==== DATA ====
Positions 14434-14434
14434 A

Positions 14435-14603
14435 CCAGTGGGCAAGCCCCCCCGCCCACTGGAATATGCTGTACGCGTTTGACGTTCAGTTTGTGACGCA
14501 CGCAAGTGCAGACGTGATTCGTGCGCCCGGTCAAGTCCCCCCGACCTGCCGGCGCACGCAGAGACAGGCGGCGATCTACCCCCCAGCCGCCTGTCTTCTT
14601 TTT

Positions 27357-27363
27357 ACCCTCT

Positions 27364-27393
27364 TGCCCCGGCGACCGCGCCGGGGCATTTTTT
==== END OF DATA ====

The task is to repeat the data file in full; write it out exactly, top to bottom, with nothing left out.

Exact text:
Positions 14434-14434
14434 A

Positions 14435-14603
14435 CCAGTGGGCAAGCCCCCCCGCCCACTGGAATATGCTGTACGCGTTTGACGTTCAGTTTGTGACGCA
14501 CGCAAGTGCAGACGTGATTCGTGCGCCCGGTCAAGTCCCCCCGACCTGCCGGCGCACGCAGAGACAGGCGGCGATCTACCCCCCAGCCGCCTGTCTTCTT
14601 TTT

Positions 27357-27363
27357 ACCCTCT

Positions 27364-27393
27364 TGCCCCGGCGACCGCGCCGGGGCATTTTTT